That said, I still think the replacement rate of 74% could still be accurate given that I would anticipate many people reading this site have above average savings rates which would increase the top-line number they call “Less pre-retirement savings.” If you are saving 20%, 30% or more of your income as many of my clients are, a 74% replacement rate may be pretty accurate if not more than enough.
6. Health Savings Account (HSA) Savings Are Triple-Tax-Advantaged
The sheer value of a Health Savings Account from a tax perspective cannot be overstated. There are three primary tax benefits from investing in an HSA:
- Immediate reduction to taxable income (pay less taxes now).
- Tax-deferred growth on your investment.
- Tax-free withdrawals if used for qualified healthcare expenses.
Given this trifecta of tax benefits, if you are participating in a High Deductible Health Plan and financially able to do so, fully funding your HSA is a no-brainer.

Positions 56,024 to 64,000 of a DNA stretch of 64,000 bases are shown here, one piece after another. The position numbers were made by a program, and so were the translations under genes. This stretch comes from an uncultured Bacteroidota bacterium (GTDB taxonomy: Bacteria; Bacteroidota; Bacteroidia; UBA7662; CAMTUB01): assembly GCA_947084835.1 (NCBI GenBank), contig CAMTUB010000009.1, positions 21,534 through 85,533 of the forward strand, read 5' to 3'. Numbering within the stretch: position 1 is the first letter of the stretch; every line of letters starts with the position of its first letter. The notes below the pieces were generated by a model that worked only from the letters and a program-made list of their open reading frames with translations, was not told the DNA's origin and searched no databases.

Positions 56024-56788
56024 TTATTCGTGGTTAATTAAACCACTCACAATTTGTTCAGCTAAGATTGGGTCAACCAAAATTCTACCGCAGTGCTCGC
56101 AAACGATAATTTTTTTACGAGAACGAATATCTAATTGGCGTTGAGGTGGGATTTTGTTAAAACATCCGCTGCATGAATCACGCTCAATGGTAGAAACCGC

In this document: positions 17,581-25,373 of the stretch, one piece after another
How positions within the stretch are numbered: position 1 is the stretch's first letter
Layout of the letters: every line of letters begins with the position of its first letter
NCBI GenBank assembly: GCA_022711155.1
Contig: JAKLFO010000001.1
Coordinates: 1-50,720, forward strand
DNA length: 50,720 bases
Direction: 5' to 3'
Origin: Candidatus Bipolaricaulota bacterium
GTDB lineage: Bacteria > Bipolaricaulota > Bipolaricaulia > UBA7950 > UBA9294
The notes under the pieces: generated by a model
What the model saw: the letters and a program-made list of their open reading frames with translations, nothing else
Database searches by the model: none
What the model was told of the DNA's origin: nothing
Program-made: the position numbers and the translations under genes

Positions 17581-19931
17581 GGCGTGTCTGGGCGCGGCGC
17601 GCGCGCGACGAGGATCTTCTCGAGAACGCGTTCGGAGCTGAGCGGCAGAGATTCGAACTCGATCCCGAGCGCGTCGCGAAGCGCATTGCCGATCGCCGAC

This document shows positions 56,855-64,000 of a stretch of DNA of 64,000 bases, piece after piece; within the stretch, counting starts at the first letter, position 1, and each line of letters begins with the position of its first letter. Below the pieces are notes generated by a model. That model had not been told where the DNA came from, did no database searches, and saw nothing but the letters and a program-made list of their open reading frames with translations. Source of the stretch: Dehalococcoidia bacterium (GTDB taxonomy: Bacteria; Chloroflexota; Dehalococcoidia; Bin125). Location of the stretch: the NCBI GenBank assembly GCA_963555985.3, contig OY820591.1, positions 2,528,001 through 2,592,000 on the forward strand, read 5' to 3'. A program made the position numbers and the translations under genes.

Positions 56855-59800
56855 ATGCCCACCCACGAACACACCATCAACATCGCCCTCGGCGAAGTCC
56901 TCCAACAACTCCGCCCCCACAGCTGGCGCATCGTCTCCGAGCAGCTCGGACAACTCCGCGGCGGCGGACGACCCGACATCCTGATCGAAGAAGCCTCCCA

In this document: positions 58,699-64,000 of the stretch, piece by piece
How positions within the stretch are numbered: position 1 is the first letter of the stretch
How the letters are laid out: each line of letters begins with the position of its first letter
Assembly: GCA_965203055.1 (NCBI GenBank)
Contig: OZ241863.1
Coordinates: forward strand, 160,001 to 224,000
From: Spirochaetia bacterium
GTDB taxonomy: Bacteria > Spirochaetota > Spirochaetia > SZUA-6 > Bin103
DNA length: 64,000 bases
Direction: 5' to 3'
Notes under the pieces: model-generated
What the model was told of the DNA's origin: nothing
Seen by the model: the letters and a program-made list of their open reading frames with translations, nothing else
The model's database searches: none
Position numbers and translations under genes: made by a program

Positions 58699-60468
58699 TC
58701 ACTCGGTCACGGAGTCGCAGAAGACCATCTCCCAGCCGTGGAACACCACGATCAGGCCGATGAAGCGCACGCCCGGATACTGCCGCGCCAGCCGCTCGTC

7. Average Household Spending By Age & Category
Even as people transition into retirement and continue to age, it’s not all that surprising that as we age, we see a decrease in expenses across a broad range of categories. This is a good example of why spending slightly more at the beginning of retirement isn’t necessarily a bad idea since you are likely to pare down spending over time.
The three areas where we see a noticeable increase in spending over time are health care (no surprise), housing excluding mortgage, and charitable giving.
8. The 4% Rule Sure Seems To Be Spot On Even After All These Years
This is my favorite visual from the entirety of the Guide to Retirement 2019 edition and they chose not to keep it for 2020. But I am keeping it here since questions about withdrawal rates are very popular. The transition point for sustainable income appears to be right at the 4% withdrawal rate over a 30 year period almost regardless of allocation. Beyond 4%, the retirement waters look a little choppy to me.
That said, there could be an argument for withdrawing a little more in the early years and paring down later. Or an alternative strategy below…
9. Dynamic Spending Can Help Your Money Last Longer
Here are the assumptions for the chart as written on their slide: